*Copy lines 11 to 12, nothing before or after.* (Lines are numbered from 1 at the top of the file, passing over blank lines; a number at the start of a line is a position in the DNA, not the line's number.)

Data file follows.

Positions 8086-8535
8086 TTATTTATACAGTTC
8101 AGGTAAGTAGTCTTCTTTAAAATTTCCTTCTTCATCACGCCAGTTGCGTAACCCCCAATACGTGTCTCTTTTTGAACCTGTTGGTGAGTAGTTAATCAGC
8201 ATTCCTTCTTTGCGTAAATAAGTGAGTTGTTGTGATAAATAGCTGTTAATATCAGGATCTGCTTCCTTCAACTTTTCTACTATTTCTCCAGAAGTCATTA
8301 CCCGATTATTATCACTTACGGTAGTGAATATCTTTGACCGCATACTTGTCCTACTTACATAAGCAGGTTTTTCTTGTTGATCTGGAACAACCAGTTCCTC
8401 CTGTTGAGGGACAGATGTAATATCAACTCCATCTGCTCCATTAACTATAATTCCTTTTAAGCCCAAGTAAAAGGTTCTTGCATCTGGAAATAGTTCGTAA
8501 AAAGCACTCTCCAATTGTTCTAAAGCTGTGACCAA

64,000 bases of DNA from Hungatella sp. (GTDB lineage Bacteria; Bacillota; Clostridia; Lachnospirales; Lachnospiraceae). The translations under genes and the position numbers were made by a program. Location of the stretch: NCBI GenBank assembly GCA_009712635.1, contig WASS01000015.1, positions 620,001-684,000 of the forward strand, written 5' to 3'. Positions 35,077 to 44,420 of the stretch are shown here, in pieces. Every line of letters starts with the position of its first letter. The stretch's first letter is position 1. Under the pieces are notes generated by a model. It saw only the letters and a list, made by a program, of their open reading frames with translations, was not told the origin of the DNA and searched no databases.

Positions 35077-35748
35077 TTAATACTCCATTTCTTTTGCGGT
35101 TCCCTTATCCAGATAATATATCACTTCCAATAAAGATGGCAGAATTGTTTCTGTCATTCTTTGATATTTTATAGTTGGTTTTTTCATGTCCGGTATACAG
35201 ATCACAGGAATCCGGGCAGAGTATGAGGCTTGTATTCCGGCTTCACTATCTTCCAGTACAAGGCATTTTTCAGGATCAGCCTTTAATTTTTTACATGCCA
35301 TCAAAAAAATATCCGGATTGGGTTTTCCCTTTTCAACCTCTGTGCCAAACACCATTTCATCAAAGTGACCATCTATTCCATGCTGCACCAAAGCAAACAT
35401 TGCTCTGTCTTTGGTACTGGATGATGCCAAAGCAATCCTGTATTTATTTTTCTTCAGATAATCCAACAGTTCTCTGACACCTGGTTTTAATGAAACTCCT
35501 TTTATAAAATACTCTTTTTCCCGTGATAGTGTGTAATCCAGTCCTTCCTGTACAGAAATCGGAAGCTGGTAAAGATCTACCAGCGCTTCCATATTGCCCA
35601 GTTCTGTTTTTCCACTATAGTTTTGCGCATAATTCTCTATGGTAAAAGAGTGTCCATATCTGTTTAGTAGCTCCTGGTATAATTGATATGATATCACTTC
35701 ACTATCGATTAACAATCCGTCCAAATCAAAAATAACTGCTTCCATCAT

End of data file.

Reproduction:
35101 TCCCTTATCCAGATAATATATCACTTCCAATAAAGATGGCAGAATTGTTTCTGTCATTCTTTGATATTTTATAGTTGGTTTTTTCATGTCCGGTATACAG
35201 ATCACAGGAATCCGGGCAGAGTATGAGGCTTGTATTCCGGCTTCACTATCTTCCAGTACAAGGCATTTTTCAGGATCAGCCTTTAATTTTTTACATGCCA